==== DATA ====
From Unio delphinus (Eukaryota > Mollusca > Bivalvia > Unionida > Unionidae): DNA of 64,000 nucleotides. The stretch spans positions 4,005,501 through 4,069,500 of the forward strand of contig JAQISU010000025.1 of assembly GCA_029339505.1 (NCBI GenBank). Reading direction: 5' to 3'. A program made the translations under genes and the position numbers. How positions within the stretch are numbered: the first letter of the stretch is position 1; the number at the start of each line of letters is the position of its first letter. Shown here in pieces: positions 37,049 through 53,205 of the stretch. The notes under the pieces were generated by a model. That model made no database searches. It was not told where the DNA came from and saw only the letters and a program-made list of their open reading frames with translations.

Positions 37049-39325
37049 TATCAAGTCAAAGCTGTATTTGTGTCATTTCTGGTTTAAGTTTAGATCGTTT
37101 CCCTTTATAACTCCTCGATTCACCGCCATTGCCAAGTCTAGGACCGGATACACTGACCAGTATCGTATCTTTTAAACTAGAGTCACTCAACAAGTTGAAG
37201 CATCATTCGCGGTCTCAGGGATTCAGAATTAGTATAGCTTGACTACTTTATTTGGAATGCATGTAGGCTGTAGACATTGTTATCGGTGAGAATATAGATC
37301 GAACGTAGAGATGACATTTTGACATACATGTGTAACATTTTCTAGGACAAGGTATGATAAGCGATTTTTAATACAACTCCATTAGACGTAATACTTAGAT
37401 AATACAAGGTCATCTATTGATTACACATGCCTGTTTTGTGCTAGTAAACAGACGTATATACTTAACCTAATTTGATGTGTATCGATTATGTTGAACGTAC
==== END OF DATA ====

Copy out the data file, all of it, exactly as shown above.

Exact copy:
From Unio delphinus (Eukaryota > Mollusca > Bivalvia > Unionida > Unionidae): DNA of 64,000 nucleotides. The stretch spans positions 4,005,501 through 4,069,500 of the forward strand of contig JAQISU010000025.1 of assembly GCA_029339505.1 (NCBI GenBank). Reading direction: 5' to 3'. A program made the translations under genes and the position numbers. How positions within the stretch are numbered: the first letter of the stretch is position 1; the number at the start of each line of letters is the position of its first letter. Shown here in pieces: positions 37,049 through 53,205 of the stretch. The notes under the pieces were generated by a model. That model made no database searches. It was not told where the DNA came from and saw only the letters and a program-made list of their open reading frames with translations.

Positions 37049-39325
37049 TATCAAGTCAAAGCTGTATTTGTGTCATTTCTGGTTTAAGTTTAGATCGTTT
37101 CCCTTTATAACTCCTCGATTCACCGCCATTGCCAAGTCTAGGACCGGATACACTGACCAGTATCGTATCTTTTAAACTAGAGTCACTCAACAAGTTGAAG
37201 CATCATTCGCGGTCTCAGGGATTCAGAATTAGTATAGCTTGACTACTTTATTTGGAATGCATGTAGGCTGTAGACATTGTTATCGGTGAGAATATAGATC
37301 GAACGTAGAGATGACATTTTGACATACATGTGTAACATTTTCTAGGACAAGGTATGATAAGCGATTTTTAATACAACTCCATTAGACGTAATACTTAGAT
37401 AATACAAGGTCATCTATTGATTACACATGCCTGTTTTGTGCTAGTAAACAGACGTATATACTTAACCTAATTTGATGTGTATCGATTATGTTGAACGTAC